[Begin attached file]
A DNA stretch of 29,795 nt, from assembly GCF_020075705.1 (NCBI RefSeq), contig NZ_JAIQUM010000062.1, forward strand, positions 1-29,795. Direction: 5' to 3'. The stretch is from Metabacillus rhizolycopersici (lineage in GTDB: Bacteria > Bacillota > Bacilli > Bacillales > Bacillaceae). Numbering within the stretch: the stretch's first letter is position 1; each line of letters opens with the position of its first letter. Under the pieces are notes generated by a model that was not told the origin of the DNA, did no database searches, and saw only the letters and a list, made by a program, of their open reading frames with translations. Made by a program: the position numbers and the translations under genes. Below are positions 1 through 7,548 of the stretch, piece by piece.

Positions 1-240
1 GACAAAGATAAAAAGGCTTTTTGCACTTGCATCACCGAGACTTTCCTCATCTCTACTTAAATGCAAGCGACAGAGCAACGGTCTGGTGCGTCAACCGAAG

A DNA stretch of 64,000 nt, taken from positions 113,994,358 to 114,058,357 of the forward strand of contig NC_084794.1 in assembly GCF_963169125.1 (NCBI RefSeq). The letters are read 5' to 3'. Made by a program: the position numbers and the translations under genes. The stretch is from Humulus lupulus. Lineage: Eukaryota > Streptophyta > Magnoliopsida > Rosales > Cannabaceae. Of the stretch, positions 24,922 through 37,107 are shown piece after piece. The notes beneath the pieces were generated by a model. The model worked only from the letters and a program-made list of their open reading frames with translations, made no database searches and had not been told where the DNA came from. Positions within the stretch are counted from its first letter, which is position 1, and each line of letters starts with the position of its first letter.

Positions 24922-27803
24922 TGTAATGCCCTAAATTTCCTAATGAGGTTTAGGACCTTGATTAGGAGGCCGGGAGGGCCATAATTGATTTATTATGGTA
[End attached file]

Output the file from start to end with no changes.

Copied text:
A DNA stretch of 29,795 nt, from assembly GCF_020075705.1 (NCBI RefSeq), contig NZ_JAIQUM010000062.1, forward strand, positions 1-29,795. Direction: 5' to 3'. The stretch is from Metabacillus rhizolycopersici (lineage in GTDB: Bacteria > Bacillota > Bacilli > Bacillales > Bacillaceae). Numbering within the stretch: the stretch's first letter is position 1; each line of letters opens with the position of its first letter. Under the pieces are notes generated by a model that was not told the origin of the DNA, did no database searches, and saw only the letters and a list, made by a program, of their open reading frames with translations. Made by a program: the position numbers and the translations under genes. Below are positions 1 through 7,548 of the stretch, piece by piece.

Positions 1-240
1 GACAAAGATAAAAAGGCTTTTTGCACTTGCATCACCGAGACTTTCCTCATCTCTACTTAAATGCAAGCGACAGAGCAACGGTCTGGTGCGTCAACCGAAG

A DNA stretch of 64,000 nt, taken from positions 113,994,358 to 114,058,357 of the forward strand of contig NC_084794.1 in assembly GCF_963169125.1 (NCBI RefSeq). The letters are read 5' to 3'. Made by a program: the position numbers and the translations under genes. The stretch is from Humulus lupulus. Lineage: Eukaryota > Streptophyta > Magnoliopsida > Rosales > Cannabaceae. Of the stretch, positions 24,922 through 37,107 are shown piece after piece. The notes beneath the pieces were generated by a model. The model worked only from the letters and a program-made list of their open reading frames with translations, made no database searches and had not been told where the DNA came from. Positions within the stretch are counted from its first letter, which is position 1, and each line of letters starts with the position of its first letter.

Positions 24922-27803
24922 TGTAATGCCCTAAATTTCCTAATGAGGTTTAGGACCTTGATTAGGAGGCCGGGAGGGCCATAATTGATTTATTATGGTA